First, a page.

When the four security officers arrive, Jim moves to the front of the crowd and nods to Spock. The Vulcan inputs the override code, the doors slide open, and they rush in.

There is no time to think, only act on instinct, because they might have dived into the middle of battle. At some point in the blur of phaser fire, Spock barrels into Jim, knocking him out of range from a deadly accurate blast. Jim loses his phaser from the unexpected impact (and shit, Khan has two phasers and double-shoots like a maniac). The First Officer drags Kirk behind the nearest console with nary a "Captain." They crouch there, and Spock returns fire until his phaser is drained of power.

Deadly silence falls like a shroud. Kirk's other four men are gone, vaporized like they never existed. Khan destroys the silence at last with a bark of laughter and "Captain, do you surrender?"

Jim is all but prepared to jump over the console and brain Khan with their single useless phaser. The Vulcan holds him back and replies flatly to Khan, "We surrender. We are unarmed."

Jim wonders if those words burn Spock's gut as much as they burn his.

"Stand up," orders Khan. "Do not try anything heroic, Captain, Mr. Spock. I will kill you."

Jim rises, hands up, with Spock at his side. Khan studies the Captain's face for a long moment.

"This turn of events ill-pleases you, Kirk," observes Khan. "Even so, I am a generous man. If you willingly give me command of your ship, I will spare the lives of your crew. Not yourself, you understand, but your men and women."

Jim swallows down the bile in his throat. "No."

"I respect your choice," Khan answers, voice easy and arrogant, "as a man who understands your position of power."

"My decision has nothing to do with pride, Khan. I despise everything you stand for. I won't give you the Enterprise. No one will."

"Then I shall take it."

Jim looks at the phaser steady in Khan's hand and is surprised to discover that he feels no fear.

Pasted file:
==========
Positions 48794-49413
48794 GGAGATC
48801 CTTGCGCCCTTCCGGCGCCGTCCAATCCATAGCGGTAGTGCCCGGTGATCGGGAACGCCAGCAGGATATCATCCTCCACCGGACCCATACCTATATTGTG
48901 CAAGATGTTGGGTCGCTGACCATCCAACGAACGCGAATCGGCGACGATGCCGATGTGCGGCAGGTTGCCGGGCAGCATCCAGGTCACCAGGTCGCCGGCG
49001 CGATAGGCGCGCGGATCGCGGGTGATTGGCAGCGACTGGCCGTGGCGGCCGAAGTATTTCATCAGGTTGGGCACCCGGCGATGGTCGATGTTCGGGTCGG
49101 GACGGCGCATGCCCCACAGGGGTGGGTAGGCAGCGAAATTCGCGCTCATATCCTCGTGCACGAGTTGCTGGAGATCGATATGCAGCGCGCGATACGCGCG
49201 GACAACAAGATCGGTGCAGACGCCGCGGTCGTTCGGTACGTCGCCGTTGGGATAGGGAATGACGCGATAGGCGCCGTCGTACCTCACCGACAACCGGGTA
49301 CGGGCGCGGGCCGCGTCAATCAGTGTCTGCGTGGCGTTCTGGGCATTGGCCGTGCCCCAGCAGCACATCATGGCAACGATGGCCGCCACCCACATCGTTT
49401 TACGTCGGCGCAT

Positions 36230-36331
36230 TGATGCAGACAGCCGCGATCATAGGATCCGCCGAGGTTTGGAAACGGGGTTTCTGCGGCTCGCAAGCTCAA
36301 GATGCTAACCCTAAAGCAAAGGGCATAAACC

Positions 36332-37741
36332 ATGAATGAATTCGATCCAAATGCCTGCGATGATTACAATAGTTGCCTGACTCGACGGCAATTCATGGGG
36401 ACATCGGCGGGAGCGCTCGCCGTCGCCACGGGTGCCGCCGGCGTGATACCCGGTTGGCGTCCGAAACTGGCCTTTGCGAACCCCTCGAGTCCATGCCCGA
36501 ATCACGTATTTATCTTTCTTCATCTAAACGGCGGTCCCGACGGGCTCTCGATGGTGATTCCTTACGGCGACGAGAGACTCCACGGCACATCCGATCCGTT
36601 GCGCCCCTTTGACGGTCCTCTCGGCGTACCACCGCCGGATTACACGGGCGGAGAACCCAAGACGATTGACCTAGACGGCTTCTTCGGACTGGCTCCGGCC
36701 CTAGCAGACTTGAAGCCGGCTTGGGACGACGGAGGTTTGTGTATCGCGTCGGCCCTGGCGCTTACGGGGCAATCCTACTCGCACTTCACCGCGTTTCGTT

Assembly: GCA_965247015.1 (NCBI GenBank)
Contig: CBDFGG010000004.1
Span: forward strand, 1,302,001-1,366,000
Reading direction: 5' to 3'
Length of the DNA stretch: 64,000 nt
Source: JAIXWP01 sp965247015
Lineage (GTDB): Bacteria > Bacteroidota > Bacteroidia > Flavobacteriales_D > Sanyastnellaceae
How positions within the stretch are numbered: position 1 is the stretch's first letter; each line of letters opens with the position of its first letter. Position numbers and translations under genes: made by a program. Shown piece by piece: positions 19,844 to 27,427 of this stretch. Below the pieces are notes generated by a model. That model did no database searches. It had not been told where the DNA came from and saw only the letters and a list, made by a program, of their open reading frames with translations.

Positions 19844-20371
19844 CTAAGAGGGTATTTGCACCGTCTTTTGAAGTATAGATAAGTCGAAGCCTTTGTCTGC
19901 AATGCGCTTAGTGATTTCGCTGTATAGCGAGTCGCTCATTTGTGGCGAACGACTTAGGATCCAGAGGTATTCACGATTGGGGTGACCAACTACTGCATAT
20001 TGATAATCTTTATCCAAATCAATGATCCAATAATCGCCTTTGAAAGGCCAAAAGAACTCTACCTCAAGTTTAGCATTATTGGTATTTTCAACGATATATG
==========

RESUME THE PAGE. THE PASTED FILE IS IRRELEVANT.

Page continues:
Then Khan says, "Mr. Spock, I grant you a choice as well: will you join me?"

"I will not," replies the Vulcan, measured and calm.

Khan nods as though he expected Spock's answer. "Let us hope that the remaining crew of the Enterprise is wise enough to accept my offer."

Jim drops his hands and walks around the console standing between them. Khan watches his determined approach, only the narrowing of Khan's eyes giving away his unease at Jim's boldness.

"You think you've won, Khan, but you are wrong. You are not on a planet anymore—and that makes you more insignificant than you realize. I have met enemies with nothing but bloodlust, who breathe cruelty like air. They would sooner obliterate this entire galaxy than see it prosper. People won't bow to you, Khan, because you aren't the worst that could happen to them."

Khan warns Jim to stand still by raising his phaser. "I never said I want to rule the galaxy."

"You think you don't now, but I know men like you, Khan. One world won't be enough, once you've tasted the power of holding it in the palm of your hand. You'll attempt to expand—and you'll die." Kirk says, "For all that you can do, you are a human. Humans can't afford to fight each other. Not once we outgrow Earth."

"None of what you say changes my mind, Captain Kirk." Khan's voice is deceptively mild. "None of what has transpired on this ship can turn me from my destiny."

Jim shakes his head. "Then you're crazy and I pity you."